In order to understand how we can raise the achievement levels we must first pinpoint the reasons why boys are underachieving.  In our opinion the first problem is that children in the United Kingdom begin formal education too early.  It is worth noting that our motivation in this country for enrolling children in school at such an early age has nothing to with education.  According to the Cambridge Primary Review report of 2009 it dates back to 1870 and was designed to protect children from the |”malign influence of Victorian feckless parents – it was about child protection and social conditioning rather than learning. And it was an attempt to appease suspicious employers, who were worried that starting any later would remove their supply of juvenile workers. An early start meant an early school leaving age.” The report concludes that |“The assumption that an early starting age is beneficial for children’s later attainment is not well supported in the research and therefore remains open to question”. Our professional experience in both the state education system and as owners of a Kip McGrath Education Centre lead us to concur with this conclusion. Additionally, the OECD PISA (Programme for International Student Assessment) rankings in reading for 2009 would also tend to support this argument. Of the top ten countries just three start their children’s formal education at aged five and five was the school starting age in just nine of the sixty-five participating nations. All the other countries start their children’s formal schooling at either six or seven. Furthermore, all three of the five year old school starting countries had dropped at least three places in the rankings since 2006 when the United Kingdom was ninth (The UK ranked 25th in 2009). It appears therefore, that we are pushing our children into school before they are ready simply because of outdated cultural criteria that are no longer applicable in the 21st Century.

This has particular relevance with regard to our current discussion because we are teaching boys to write before they have developed the motor skills they need to form their letters properly. They are unable to grip the pencil correctly when they start writing and it then becomes harder for them to change their technique as they get older because boys are naturally less adaptable. This creates an even greater problem for students with barriers to literacy such as those with dyslexia who need to be able to master joined-up writing as it aids with their learning. This is because we use several different parts of the brain for language and some students are unable to access all of them so the kinaesthetic element of joining letters allows them to remember the shapes of the words rather than the individual letters.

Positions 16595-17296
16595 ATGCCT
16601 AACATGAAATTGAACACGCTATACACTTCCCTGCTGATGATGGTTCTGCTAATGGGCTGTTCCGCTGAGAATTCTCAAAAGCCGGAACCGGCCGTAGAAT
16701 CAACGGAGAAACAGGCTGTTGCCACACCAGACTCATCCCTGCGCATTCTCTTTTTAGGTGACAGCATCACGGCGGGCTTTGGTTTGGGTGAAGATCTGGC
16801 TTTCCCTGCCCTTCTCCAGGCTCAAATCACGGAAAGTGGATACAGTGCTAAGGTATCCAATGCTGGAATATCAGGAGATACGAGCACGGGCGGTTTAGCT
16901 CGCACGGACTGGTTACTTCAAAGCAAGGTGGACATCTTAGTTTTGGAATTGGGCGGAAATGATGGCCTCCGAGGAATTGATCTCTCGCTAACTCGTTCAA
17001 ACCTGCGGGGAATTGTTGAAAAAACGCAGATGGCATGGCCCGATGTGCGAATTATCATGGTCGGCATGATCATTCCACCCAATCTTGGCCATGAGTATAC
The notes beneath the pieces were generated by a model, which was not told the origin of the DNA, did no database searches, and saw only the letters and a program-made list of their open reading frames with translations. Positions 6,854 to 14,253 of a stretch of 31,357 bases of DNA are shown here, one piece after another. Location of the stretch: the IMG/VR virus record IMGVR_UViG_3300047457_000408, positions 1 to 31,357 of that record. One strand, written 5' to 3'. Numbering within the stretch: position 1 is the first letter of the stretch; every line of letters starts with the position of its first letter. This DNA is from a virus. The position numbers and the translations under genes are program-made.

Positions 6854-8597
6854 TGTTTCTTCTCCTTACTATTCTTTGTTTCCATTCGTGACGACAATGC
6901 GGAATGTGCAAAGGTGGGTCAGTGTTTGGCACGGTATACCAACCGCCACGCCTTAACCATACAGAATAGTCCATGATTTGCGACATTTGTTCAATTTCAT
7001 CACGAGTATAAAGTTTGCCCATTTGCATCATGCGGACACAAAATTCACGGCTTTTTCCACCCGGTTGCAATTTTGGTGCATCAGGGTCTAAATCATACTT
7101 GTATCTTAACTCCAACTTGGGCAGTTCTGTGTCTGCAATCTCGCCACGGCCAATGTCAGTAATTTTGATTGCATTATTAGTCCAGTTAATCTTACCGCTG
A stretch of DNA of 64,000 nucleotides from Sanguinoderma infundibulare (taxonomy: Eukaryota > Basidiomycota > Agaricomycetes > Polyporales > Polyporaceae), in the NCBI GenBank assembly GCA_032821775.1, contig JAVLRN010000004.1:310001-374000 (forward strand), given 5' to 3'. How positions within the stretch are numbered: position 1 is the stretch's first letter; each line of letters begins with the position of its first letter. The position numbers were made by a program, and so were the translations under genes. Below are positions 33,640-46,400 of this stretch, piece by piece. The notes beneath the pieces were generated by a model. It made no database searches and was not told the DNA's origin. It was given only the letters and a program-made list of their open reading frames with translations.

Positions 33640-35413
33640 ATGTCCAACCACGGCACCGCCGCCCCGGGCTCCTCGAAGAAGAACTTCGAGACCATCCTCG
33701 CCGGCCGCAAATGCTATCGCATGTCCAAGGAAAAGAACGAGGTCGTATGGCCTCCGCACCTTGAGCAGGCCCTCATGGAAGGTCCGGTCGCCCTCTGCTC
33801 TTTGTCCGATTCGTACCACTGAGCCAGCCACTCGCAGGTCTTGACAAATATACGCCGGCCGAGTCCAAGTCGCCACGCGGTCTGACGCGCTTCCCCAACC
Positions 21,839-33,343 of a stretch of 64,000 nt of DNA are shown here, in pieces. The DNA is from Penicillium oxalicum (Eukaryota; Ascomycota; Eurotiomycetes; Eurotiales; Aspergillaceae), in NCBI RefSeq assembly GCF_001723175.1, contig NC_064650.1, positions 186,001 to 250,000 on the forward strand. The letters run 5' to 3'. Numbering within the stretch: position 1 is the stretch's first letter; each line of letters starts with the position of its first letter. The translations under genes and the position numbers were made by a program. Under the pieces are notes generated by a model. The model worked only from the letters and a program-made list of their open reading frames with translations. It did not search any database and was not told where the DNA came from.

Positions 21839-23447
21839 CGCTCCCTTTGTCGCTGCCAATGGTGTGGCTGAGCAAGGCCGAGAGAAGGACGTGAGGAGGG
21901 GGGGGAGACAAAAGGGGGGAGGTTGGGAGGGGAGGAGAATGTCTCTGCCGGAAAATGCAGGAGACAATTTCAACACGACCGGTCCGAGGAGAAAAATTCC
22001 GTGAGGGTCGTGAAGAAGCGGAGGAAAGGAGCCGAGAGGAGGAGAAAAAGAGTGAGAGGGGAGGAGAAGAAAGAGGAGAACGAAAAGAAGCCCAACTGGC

Starting school too early is just one of several aspects of the literacy curriculum that places boys at a disadvantage when it comes to learning English successfully. Their inability to adapt also plays out with the current overemphasis on teaching using synthetic phonics. Our recent blog Are Boys Now Reading As Well As Girls? discusses the important of access to a variety of tools for reading fluently. In this instance children are taught to read using phonics and then have to adapt their understanding of the rules of the English language as they get older. Once again boys’ lack of adaptability places them at a disadvantage.

Additionally, there is an overemphasis on the use of fiction in children’s books in school. The majority of boys are not interested in fiction and prefer to read non-fiction. As a result boys’ skills develop more slowly because they don’t gain as wide a vocabulary through reading because they read less frequently.  We believe that a simple solution to this would be to introduce a range of non-fiction books in subjects such as history, science and sport etc to accompany the story books already in use. This fictional bias extends into creative writing which again leaves boys at a disadvantage. We are concerned at this bias for two reasons:

  1. There is very little scope for being a professional writer in adulthood so whilst it is good to provide children with an opportunity to experience creative writing we believe the curriculum is focused too heavily on this area of writing skills.
  2. Once again, boy’s lack of vocabulary hinders their ability to write as creatively as girls.

Consequently, we would question whether the failure of 45% of 4c students to achieve a GCSE C Grade is due to Primary Schools teachers not doing their job properly as per Sir Michael’s and Ofsted’s accusations. Neither are we convinced that Level 4 is too low a target per se. It appears more likely that hard-working teachers who are doing their best for students are being hindered by a curriculum and education system that is not designed to meet either children’s needs or Government targets in this vitally important area of learning.